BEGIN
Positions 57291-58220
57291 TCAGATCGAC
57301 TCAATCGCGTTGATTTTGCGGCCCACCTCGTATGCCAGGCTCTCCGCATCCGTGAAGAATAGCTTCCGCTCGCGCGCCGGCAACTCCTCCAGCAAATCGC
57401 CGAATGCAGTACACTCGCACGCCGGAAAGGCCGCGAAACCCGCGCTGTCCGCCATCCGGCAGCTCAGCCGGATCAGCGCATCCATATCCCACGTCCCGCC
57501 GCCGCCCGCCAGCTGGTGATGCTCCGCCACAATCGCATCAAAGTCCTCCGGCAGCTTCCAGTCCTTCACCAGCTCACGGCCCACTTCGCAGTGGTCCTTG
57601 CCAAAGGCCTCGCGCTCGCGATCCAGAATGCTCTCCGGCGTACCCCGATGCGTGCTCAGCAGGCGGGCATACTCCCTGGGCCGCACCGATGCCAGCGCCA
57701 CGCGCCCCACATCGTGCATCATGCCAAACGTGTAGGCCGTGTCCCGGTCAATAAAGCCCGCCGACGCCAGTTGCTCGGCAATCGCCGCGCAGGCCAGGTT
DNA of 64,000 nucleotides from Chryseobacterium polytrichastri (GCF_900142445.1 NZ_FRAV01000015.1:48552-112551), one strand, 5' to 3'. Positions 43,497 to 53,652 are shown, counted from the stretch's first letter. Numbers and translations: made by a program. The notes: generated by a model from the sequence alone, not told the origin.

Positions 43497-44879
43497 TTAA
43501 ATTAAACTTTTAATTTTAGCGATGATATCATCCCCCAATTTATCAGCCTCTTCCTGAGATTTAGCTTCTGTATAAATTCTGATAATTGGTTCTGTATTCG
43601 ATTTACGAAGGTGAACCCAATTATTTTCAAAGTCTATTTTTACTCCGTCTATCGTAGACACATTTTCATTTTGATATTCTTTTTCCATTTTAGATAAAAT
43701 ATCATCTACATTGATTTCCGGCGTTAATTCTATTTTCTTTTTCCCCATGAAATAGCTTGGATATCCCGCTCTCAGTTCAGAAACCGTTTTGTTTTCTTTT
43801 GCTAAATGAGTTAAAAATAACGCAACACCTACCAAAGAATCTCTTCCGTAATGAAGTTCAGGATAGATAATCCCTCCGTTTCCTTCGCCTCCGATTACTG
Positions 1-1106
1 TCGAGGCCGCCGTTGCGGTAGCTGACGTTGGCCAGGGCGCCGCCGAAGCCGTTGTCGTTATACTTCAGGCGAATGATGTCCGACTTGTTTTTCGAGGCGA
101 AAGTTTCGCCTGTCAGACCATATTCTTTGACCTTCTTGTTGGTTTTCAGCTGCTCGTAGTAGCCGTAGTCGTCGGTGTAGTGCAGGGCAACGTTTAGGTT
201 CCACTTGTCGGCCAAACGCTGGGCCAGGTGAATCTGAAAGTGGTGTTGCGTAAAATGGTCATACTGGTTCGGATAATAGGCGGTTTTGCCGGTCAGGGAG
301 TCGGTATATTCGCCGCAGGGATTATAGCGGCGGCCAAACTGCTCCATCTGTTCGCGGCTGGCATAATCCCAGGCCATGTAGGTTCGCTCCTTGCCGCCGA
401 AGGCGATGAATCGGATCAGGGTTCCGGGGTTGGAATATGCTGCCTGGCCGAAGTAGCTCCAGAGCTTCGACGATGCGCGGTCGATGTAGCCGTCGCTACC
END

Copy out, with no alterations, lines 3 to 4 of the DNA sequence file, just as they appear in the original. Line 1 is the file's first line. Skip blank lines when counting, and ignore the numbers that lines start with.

57301 TCAATCGCGTTGATTTTGCGGCCCACCTCGTATGCCAGGCTCTCCGCATCCGTGAAGAATAGCTTCCGCTCGCGCGCCGGCAACTCCTCCAGCAAATCGC
57401 CGAATGCAGTACACTCGCACGCCGGAAAGGCCGCGAAACCCGCGCTGTCCGCCATCCGGCAGCTCAGCCGGATCAGCGCATCCATATCCCACGTCCCGCC